Fog hung over Lake Louise as we braved the chilly morning and walked the trail along the lake, hoping to see some wildlife. Nothing, not even a bird. Back at the hotel, an excited man ran past us shouting, “Grizzly.” We learned later that he had indeed seen a grizzly and the hotel staff had ushered everyone on the walking path back to the hotel grounds. We had missed the sighting by minutes.
A friend who is a frequent visitor to Canada, especially in August to escape the Texas heat, recommended the spiral tunnels as a must-see, so on our third day in Lake Louise we drove to Yoho National Park, BC. “Yoho” in the Cree language is an expression of awe and wonder. read more…
We had a lot on our agenda for day two in Lake Louise, so we were on the road early, driving to the Banff Gondola for a cableway ride to the summit of Sulphur Mountain. As far as picture taking went, I was a bit concerned about the overcast morning, but we were really after the experience more than a photo op. Michael, from the Rocky Mountaineer crew, had suggested that we take the gondola ride, so we had squeezed this event into our original schedule, which made the day a bit hectic but well worth the adventure.
Not long after we hopped off the gondola and made our way to the rooftop observation deck, the weather cleared considerably and we spent well over an hour snapping photos—from there and from the wooden boardwalks that led to the mountain summit. On the walk back to catch our gondola down the mountain, it began to snow, but even as we dangled on the cable and swayed in a stiff breeze, I was able to take a few shots through the glass bottom of our gondola car. Read more: https://www.banffjaspercollection.com/attractions/banff-gondola/webcams/#/0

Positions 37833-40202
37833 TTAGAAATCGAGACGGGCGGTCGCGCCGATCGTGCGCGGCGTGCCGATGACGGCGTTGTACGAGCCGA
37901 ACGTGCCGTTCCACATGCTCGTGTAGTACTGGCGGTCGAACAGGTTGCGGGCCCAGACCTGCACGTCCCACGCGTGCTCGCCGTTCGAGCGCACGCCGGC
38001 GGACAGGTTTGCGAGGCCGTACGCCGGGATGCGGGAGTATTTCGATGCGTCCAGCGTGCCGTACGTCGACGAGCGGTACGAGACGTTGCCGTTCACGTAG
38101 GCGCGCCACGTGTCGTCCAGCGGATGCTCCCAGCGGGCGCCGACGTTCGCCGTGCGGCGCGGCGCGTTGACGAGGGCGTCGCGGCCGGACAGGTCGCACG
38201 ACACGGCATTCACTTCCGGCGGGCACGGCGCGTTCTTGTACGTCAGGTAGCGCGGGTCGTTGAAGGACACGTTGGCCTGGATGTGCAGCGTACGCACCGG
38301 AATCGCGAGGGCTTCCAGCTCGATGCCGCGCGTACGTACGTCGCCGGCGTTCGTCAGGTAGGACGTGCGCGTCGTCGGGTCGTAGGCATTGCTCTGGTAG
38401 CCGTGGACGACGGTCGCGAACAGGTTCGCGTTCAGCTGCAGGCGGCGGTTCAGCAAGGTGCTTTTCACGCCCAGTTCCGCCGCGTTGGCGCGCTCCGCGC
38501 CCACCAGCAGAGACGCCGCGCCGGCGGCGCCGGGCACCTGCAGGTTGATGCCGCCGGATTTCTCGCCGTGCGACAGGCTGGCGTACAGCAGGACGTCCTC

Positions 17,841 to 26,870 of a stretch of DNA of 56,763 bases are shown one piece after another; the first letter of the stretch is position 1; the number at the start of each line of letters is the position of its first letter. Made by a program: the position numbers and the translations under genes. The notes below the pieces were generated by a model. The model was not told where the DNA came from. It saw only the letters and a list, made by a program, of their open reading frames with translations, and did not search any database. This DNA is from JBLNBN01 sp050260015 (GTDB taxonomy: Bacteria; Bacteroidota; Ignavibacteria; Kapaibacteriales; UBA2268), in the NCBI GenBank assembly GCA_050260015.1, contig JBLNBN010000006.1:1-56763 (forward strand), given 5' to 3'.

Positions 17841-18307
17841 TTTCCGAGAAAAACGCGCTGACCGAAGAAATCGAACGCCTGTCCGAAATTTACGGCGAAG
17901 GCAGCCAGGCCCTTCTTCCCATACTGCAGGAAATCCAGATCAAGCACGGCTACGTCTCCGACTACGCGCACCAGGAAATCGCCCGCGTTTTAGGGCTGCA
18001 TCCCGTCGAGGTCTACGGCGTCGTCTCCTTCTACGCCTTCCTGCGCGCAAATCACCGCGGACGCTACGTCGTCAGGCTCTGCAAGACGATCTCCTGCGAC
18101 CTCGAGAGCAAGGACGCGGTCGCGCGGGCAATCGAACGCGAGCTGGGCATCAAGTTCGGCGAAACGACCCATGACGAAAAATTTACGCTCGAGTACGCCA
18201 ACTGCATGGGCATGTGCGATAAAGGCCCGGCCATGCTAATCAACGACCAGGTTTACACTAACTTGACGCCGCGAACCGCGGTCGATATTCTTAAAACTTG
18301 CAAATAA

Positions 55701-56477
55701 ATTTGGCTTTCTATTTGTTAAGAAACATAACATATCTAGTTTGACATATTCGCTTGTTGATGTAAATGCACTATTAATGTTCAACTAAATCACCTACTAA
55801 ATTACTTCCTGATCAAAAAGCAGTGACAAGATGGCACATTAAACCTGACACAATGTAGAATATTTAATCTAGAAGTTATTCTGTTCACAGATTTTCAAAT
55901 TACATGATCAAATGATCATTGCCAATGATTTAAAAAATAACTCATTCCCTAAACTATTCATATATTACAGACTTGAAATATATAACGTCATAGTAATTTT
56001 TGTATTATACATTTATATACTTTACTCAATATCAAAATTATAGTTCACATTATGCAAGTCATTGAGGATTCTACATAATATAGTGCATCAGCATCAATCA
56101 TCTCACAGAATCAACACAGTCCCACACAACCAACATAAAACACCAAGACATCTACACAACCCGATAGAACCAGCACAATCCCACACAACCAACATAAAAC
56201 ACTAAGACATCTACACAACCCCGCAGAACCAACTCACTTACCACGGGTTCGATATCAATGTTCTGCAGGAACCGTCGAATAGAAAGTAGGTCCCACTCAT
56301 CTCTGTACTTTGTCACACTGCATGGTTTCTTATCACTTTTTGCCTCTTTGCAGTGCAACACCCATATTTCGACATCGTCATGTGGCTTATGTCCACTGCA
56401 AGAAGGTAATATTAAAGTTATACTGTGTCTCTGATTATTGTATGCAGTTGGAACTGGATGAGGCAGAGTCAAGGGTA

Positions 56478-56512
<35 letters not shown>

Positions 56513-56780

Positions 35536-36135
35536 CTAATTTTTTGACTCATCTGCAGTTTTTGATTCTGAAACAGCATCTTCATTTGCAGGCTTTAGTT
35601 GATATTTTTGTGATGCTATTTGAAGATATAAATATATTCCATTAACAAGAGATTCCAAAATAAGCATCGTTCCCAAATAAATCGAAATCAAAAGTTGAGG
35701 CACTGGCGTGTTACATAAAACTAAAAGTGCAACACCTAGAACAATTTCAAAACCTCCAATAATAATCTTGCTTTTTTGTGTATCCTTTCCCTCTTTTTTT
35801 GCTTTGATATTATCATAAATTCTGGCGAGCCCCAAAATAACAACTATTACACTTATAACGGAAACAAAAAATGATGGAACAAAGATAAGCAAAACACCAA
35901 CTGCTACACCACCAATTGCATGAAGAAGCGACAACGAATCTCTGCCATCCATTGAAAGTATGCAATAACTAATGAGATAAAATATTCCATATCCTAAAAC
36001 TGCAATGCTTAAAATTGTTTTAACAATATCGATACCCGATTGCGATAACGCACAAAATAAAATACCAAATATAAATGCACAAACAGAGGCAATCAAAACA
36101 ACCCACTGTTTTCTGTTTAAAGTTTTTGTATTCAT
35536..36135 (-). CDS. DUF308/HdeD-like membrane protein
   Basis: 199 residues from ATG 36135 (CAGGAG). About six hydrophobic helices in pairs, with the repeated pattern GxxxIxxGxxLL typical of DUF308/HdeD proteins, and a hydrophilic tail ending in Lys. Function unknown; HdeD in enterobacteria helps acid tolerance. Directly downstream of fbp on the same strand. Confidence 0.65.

I called the day “my adrenaline rush,” for after the gondola ride, we drove to the Columbia Icefield Discovery Centre to board a bus to the Glacier Skywalk, a glass-floored observation platform 918 feet over the Sunwapta Valley—a knee-quivering experience, but with fabulous views.
Before our return trip to Lake Louise, we stopped at Weeping Wall, a waterfall fed by a spring high in the mountains. In winter, the entire cliff face freezes to form a wall of blue ice.
Having had only a light breakfast and skipping lunch altogether, we were famished. We had reservations at the Post Hotel Lake Louise. A shade early for dinner, we enjoyed a glass of wine in the Sir Norman Lounge.
For starters, we shared an order of the Sautéed Deep Sea Scallops with Chef’s Asian Sauce and an order of the Atlantic Lobster Risotto with Salsify. For my main, I chose the Pan-Seared Miso Marinated Fillet of BC Black Cod with a ginger white wine sauce, Chinese broccoli, and roasted fingerling potatoes. David ordered the Whole Roasted Northwest Territories Caribou Striploin with Saskatoon berry cream sauce, creamy savoy cabbage, and Schupfnoodles. Pleasantly full, we ordered light desserts—homemade vanilla and rum raisin ice cream. Overall, a five-star dining experience.